Mystery, Mint Tea & Marrakech

A passage into Africa leads to the Northern City of Marrakech — witnessing the buttery sun biding adieu to the day, with the faint silhouette of camels on the horizon, the smell of cedar and sweet mint tea, the anticipation of adventure begins the second one utters the name: Morocco.
Text by Francesca Cruz | May 21, 2018 | Lifestyle

Right out of a cloak and dagger-themed movie from the 1930s, consider George Orwell’s description of the historical Marrakesh: camels, castles, palm trees…brass trays and bandits. This city, situated in the northern African country of Morocco, runneth over with an exotic mixture of mystery, luxury and allure. It’s become an obligatory stop for sun-seekers and jetsetters alike.
The city is divided into the new and modern, the old and historical districts: Agdal, Guéliz and Hivernage which are newer, and of course, Medina, the old city. Agdal is just on the border of the hotbed of action and a 10-minute drive from the airport. It’s an area dedicated to large resorts, shopping centers and golf courses. It caters to the westernized tourists that seek luxury on a grand scale, as well as privacy.
In the Guéliz quarters, you’ll discover the heart of what is modern Marrakesh, the main passage known as Avenue Mohammed V. This is where you’ll find the city’s pulse and where the stylish shops, restaurants and cafés are located. Nearby, Ville Nouvelle is the center of activity. Make sure to visit the fountain of Pace De La Liberté; Place 16 Novembre, by the main post office; and Place Abdelmoumen Ben Ali, the epicenter of Marrakesh’s hip shopping zone. Dusk in this city reigns regale, with a golden fire hue that melts over the horizon. Taking in twilight along the Avenue Mohammed V that runs from Guéliz to the Medina, you can see the Koutoubia (the largest mosque in the city, built in 1147) rising in the distance with the Atlas Mountains as a backdrop.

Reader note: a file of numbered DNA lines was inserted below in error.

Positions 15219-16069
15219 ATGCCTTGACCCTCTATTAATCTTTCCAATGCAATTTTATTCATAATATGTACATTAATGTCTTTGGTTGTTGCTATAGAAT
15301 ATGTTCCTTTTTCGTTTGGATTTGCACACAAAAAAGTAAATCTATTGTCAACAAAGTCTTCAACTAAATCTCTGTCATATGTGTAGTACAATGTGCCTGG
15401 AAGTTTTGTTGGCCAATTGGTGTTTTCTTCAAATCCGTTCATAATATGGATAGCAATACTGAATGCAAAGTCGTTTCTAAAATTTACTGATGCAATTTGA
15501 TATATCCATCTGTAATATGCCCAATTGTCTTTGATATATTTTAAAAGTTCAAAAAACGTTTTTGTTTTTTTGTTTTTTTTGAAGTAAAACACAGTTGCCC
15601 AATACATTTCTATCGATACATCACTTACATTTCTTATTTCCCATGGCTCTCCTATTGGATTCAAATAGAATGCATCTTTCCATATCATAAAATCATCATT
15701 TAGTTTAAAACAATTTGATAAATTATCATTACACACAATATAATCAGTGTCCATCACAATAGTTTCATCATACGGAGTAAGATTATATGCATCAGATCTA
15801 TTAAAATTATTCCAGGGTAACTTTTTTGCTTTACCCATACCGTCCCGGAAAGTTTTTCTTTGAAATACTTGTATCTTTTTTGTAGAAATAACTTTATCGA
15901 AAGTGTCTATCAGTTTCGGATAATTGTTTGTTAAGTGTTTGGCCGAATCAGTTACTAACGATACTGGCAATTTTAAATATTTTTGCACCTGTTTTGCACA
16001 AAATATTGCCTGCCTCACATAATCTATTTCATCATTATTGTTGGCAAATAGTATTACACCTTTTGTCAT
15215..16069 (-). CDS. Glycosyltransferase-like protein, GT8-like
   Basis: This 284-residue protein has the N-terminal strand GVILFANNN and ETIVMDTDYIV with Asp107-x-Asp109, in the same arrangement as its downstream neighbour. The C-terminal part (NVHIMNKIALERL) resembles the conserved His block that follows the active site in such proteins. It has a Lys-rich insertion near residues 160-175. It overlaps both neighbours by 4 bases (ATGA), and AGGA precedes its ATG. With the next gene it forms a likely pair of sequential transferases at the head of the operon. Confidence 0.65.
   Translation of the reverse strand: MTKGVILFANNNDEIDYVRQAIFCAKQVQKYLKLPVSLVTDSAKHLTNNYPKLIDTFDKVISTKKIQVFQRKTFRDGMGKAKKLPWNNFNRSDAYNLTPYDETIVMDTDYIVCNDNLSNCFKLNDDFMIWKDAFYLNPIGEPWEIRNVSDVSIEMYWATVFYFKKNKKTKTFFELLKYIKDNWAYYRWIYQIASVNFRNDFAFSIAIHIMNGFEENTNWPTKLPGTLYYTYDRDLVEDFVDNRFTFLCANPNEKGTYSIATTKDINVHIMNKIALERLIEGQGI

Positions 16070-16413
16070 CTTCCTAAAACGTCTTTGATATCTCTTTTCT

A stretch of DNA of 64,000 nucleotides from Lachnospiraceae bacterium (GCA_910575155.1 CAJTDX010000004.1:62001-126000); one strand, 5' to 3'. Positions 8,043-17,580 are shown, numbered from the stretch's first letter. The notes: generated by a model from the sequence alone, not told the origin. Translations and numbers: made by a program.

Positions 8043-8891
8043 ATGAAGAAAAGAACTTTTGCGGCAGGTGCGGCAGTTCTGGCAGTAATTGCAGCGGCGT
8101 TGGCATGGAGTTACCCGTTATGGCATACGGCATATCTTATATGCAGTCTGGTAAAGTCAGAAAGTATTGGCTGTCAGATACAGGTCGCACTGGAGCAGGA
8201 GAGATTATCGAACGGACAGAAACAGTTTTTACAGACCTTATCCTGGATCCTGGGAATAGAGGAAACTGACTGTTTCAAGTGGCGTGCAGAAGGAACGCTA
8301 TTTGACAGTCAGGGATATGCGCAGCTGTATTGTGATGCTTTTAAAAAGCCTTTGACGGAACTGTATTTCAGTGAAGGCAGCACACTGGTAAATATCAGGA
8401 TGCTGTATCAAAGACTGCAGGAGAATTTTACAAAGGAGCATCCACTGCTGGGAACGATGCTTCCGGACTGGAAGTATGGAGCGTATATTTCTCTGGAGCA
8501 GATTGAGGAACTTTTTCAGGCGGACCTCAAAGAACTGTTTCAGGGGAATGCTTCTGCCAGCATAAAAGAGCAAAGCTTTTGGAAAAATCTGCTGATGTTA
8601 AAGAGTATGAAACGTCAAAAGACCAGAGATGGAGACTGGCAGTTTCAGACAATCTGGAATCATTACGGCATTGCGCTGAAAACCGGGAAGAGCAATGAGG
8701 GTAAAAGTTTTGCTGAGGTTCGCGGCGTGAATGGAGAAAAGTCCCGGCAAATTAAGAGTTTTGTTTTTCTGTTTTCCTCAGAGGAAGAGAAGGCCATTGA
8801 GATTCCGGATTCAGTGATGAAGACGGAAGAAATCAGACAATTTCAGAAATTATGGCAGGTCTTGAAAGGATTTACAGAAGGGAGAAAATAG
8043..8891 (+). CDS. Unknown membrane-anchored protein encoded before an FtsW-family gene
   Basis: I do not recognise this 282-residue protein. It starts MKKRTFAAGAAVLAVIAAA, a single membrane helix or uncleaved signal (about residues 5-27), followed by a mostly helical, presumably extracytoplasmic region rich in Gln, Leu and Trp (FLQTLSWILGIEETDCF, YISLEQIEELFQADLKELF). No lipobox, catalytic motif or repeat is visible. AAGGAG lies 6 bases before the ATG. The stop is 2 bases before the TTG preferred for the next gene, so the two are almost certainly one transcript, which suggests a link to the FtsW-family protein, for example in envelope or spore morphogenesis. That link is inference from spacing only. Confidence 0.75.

While there, you must stop at Le Grande Café De La Poste for afternoon tea, and at La Creperie de Marrakech for crepes, of course. When it’s lunchtime, local favorite La Cuisine De Mona serves up Lebanese fare. Dinner at Kechmara is something you’ll enjoy thoroughly with its modern décor and traditional Moroccan dishes of couscous and bestilla. Once you’re ready for a nightcap, only the granddame of this city will do, La Mamounia Hotel, built in 1923. It was restored to its full glory in 2009 by Parisian designer Jacques Garcia — a process that took over 3 years. The views of the city from this rooftop will cast a spell on you similar to that of a snake charmer’s at the bazaar.
The district of Hivernage is considered the new town, and it’s about a 20-minute walk from Medina. With tree-lined broad avenues, you’ll find luxury hotels, cafés, fashionable boutiques and a prominent nightlife. For traditional Moorish food accompanied by bellydancers and fire-eaters, Le Comptoir Darna is perfect, as is Jad Mahal. If you’re looking for a low-key restaurant with good French food, Le Chat Qui Rit serves up great options within a quaint bistro.